Mr. Speaker, this reporting is not new, nor has it surprised anyone in the House that almost three years ago we acted on the advice of senior officials to put in place a new transfer arrangement that improved upon the arrangement that was lacking, and left in place by the previous government. As a result, we have invested more in Afghan prisons, in officials, in training, and mentoring and monitoring. We are trying to improve a situation that I think everyone acknowledges is very difficult, something that we have been aware of for some time.

AfghanistanOral Questions

11:35 a.m.

Bloc

Monique Guay Bloc Rivière-du-Nord, QC

Mr. Speaker, while other NATO partners were searching for solutions in order to respect the Geneva convention, Canada had its back turned.

The government's rush to transfer prisoners to Afghan authorities, even though it knew they risked being tortured, can only be explained one way: it wanted to be rid of difficult prisoners.

Is that not what this is all about?

AfghanistanOral Questions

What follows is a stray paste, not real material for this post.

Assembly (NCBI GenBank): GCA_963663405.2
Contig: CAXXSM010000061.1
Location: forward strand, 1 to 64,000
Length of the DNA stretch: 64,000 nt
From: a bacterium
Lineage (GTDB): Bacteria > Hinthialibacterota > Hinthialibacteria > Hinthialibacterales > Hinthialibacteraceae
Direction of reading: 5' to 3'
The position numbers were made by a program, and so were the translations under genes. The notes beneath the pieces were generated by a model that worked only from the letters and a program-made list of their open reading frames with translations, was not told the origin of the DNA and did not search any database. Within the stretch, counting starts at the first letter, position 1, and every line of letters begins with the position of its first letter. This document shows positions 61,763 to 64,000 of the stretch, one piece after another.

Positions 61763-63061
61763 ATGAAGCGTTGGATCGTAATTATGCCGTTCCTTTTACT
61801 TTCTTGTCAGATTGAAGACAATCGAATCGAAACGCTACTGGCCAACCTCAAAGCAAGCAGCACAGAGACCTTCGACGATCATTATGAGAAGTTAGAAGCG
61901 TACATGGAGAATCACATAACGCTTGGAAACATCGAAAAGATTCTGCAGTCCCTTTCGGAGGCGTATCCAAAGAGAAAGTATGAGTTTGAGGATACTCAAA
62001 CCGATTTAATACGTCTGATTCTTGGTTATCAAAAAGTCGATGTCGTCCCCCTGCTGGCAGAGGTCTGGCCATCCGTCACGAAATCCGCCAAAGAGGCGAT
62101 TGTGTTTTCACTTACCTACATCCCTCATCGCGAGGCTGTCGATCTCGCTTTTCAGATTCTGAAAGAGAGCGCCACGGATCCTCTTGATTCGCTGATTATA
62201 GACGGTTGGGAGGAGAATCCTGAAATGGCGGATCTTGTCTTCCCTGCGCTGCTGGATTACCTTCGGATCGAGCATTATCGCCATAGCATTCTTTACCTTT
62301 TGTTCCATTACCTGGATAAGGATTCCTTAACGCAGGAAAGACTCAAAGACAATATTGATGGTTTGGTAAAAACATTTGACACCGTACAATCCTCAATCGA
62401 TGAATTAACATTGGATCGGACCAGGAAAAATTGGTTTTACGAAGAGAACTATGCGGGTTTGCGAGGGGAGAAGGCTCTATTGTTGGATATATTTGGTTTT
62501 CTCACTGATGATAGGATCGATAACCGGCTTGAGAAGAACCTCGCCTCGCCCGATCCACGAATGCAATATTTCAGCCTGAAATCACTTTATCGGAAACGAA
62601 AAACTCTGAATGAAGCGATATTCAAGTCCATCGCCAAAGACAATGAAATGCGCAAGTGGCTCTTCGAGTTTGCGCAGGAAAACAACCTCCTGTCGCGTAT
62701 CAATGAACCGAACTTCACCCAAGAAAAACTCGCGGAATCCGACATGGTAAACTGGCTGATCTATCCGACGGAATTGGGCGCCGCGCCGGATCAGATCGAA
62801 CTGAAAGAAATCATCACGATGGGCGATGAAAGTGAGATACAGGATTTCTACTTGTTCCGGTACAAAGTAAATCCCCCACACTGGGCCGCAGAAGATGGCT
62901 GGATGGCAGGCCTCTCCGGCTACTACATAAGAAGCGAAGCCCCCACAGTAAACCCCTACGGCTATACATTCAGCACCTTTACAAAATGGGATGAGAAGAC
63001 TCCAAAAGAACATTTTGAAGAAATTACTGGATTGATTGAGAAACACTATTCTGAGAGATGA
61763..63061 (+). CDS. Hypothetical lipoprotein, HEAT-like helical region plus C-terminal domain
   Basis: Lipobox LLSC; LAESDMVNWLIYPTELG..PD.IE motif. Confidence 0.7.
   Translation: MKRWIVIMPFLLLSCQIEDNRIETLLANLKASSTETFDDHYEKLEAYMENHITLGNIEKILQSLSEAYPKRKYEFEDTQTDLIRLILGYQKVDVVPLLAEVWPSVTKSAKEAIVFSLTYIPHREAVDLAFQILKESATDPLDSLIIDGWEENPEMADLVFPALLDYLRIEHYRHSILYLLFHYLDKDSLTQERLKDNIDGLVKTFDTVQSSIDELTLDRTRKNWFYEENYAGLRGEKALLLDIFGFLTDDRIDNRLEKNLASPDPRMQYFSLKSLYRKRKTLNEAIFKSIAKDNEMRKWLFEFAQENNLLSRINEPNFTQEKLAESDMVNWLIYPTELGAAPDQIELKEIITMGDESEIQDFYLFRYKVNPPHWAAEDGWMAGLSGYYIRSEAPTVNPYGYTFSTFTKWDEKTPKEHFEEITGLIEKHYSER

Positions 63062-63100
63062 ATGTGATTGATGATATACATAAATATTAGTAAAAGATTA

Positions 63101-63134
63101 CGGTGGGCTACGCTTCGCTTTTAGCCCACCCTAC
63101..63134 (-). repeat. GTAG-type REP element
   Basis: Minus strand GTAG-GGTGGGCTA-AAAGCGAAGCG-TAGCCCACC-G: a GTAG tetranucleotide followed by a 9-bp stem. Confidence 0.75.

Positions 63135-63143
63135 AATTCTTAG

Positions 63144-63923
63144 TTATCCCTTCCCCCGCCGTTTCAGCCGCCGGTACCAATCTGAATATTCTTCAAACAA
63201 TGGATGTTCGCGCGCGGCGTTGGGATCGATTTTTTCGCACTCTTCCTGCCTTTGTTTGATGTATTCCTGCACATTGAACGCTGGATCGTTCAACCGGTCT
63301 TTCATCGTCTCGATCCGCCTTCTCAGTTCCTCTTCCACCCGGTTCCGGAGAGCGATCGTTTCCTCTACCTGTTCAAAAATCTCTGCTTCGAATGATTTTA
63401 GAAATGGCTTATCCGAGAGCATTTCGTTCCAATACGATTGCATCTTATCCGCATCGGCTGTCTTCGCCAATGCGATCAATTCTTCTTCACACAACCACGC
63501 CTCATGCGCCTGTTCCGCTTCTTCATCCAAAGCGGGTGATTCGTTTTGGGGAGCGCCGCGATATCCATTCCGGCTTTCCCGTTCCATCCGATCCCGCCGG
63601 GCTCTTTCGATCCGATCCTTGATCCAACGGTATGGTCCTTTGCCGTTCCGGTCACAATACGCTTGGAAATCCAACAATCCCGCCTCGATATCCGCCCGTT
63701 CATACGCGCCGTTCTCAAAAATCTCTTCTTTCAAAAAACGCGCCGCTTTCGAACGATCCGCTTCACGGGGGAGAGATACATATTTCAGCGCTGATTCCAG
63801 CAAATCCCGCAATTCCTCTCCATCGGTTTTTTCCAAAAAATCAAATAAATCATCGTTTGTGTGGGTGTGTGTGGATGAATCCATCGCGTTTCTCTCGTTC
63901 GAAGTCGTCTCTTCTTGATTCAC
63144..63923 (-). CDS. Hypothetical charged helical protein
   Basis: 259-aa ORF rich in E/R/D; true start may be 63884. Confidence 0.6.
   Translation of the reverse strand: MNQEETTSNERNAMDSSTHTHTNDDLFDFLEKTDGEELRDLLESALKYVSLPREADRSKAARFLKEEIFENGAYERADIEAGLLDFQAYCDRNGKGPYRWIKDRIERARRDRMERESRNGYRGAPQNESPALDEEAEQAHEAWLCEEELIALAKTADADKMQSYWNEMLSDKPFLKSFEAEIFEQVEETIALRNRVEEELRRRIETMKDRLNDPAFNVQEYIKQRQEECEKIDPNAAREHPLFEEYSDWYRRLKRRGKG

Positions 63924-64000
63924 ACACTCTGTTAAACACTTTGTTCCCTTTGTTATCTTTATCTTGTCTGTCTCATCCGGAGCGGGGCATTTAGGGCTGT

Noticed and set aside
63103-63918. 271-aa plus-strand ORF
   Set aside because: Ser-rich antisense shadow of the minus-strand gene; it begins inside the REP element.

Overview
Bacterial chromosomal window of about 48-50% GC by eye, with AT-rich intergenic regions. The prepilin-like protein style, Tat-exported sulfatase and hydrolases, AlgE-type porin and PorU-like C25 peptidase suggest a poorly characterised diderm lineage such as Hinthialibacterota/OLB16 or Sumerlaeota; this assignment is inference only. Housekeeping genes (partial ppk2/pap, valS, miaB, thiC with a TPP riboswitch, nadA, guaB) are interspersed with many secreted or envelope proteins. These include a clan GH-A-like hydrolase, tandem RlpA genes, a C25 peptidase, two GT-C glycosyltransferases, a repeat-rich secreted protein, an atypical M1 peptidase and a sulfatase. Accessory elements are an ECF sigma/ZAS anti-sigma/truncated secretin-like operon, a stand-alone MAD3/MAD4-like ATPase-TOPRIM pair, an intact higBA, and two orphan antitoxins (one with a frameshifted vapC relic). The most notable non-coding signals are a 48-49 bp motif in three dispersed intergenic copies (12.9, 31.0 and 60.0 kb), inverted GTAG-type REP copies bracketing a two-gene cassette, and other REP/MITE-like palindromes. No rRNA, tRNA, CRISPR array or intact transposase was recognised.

11:40 a.m.

Central Nova Nova Scotia

Conservative

Peter MacKay ConservativeMinister of National Defence

Mr. Speaker, the truth of the matter is that any time we have been aware of credible evidence, we have acted. We have acted responsibly, and I think we can all say with great pride that what the members of the Canadian Forces, our diplomats, and aid workers in Afghanistan did then and continue to do now is their level best to improve the situation. We can all be proud of that. But here is what Eugene Lang, the former chief of staff to two Liberal defence ministers, had to say: “The...government improved the agreement. The concerns that Ms. Olexiuk raised and the provisions that she apparently at that time had argued for were indeed put in the agreement by the” current government.

We improved the situation.

Citizenship and ImmigrationOral Questions

11:40 a.m.

Liberal

Mauril Bélanger Liberal Ottawa—Vanier, ON

Mr. Speaker, since the earthquake in January, members of Canada's Haitian community have been worried about the fate of their loved ones in Haiti.